Thereafter, the judging portion 35 determines whether at least one hit flag counter 32, 33, 34 is set to "1" or more. Even if no hit flag is generated in the present game, if any one of the hit flag counters is still set to "1" or more, the count thereof is detected and compared with the count of the counter 21. Needless to say, in case no foregoing hit flag is stored for the present game, and a new hit flag is generated, the new hit flag would be effective.

If the counts of all hit flag counters 32, 33 and 34 are "0", lost game processing is executed according to the lost game processing program stored in the program memory 26, whereby the CRT controller 18 controls the CRT 14 to display a combination of cards corresponding to none of the possible hits, on the CRT screen 14 after stopping of the card movement. In this case, a player could not obtain a hit even if he were to push several hold buttons 5 and actuate the start lever 7 for card exchange. It is possible to store several numbers of lost game combination patterns in the display character decision circuit 36.

If any of the hit flag counters 32, 33 and 34, for example the big hit flag counter 32, is set to "1" or more, the judging portion 35 compares the count "1" of the big hit flag counter 32 with the number of coins "N" inserted at the beginning of a game. If the number N is larger than "1", the judging portion 35 gives a lost game processing instruction to the MPU 10, which then executes the lost game processing in the same manner as above. Also in this case, no hit could occur even though a card exchange would be carried out after pushing the hold buttons 5.

If the number of inserted coins "N" is "1" when the big hit flag counter 32 is set to "1", the judging portion 5 gives a big hit game processing instruction to the MPU 10 and the display-character decision circuit 36, whereby a combination of cards corresponding to a big hit is displayed on the CRT screen 4 in the first or second round, and the coin hopper 16 pays out coins of a number depending on the rank of the big hit combination. At the end of the game, the count B of the big hit flag counter 32 is reduced by the number of inserted coins "N", namely the big hit flag counter 32 is reset to "0", and the counter 21 is also reset "0". When the count B of the big hit flag counter 32 is "2", the counters 32 and 21 are reset to "0" if the number of inserted coins "N" is "2", but if the number of inserted coins "N" is "1", the big hit flag counter 32 count down to "1" at the end of the game.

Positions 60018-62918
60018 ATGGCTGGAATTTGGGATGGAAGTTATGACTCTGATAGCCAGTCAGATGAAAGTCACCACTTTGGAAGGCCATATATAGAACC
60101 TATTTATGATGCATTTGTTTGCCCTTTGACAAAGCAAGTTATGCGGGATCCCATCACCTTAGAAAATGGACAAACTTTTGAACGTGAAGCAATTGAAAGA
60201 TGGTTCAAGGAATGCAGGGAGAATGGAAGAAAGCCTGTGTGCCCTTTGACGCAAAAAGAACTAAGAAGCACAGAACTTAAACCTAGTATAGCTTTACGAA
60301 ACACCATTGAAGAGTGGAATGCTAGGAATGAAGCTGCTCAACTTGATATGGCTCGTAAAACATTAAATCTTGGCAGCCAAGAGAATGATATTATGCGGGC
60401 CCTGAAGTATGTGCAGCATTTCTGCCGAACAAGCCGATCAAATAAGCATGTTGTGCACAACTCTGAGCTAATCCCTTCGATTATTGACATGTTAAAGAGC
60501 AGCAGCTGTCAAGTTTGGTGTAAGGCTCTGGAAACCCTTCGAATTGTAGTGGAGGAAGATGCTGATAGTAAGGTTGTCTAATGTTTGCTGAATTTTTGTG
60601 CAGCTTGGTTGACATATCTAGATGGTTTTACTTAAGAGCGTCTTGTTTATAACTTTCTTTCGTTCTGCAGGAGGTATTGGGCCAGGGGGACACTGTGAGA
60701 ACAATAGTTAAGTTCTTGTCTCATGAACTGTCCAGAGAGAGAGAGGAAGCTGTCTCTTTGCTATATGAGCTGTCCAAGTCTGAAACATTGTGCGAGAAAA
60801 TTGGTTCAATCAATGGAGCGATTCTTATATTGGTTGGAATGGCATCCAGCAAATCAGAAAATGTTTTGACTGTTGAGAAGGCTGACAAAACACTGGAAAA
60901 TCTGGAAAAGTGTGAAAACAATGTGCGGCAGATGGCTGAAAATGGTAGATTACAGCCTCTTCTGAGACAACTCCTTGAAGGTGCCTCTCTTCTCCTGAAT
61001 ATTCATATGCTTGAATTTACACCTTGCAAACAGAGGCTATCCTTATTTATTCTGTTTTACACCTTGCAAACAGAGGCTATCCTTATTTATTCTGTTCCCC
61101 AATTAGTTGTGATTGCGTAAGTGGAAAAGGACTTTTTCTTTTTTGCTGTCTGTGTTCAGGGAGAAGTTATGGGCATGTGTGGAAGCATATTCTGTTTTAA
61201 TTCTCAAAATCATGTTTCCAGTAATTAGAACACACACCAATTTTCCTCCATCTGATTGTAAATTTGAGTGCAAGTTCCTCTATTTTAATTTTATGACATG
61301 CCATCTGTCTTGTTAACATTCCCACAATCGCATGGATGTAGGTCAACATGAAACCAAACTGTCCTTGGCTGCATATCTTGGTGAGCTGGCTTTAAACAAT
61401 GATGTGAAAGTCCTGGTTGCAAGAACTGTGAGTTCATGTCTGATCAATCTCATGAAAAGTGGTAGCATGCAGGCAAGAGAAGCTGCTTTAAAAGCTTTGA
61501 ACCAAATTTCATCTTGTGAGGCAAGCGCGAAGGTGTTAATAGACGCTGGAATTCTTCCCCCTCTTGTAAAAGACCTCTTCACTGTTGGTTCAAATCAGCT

The same game process as in the case of the big hit flag is executed when the middle hit flag counter 33 or the small hit flag counter 34 is set to "1" or by the middle or small hit flag, respectively. Namely, when the count "N" of the counter 21 is not more than the count "M" of the middle hit flag counter 33 or the count "S" of the small hit flag counter 34, the middle or small hit processing is executed, and the middle or small hit flag is kept effective until the corresponding hit card combination is obtained.

In case of many hit flag counters 32, 33 and 34 being set to "1" or more, priority is given to the big, middle and small hits in this order, but it may be possible to give priority to the sequence of hit flag occurrence instead of to the kind of hit. In other words, when more than one hit flag counter is set to different counts and one of these hit flag counters has a count suitable for the number of inserted coins, the hit corresponding to that one hit flag counter occurs. For this hit game processing, the flow chart shown in FIG. 2 should be so changed that the number "N" of inserted coins is compared with the count "M" of the middle hit flag counter when the number "N" is larger than the count "B" of the big hit flag counter and the number "N" is compared with the count "S" of the small hit flag counter when the number "N" is larger than the count "M".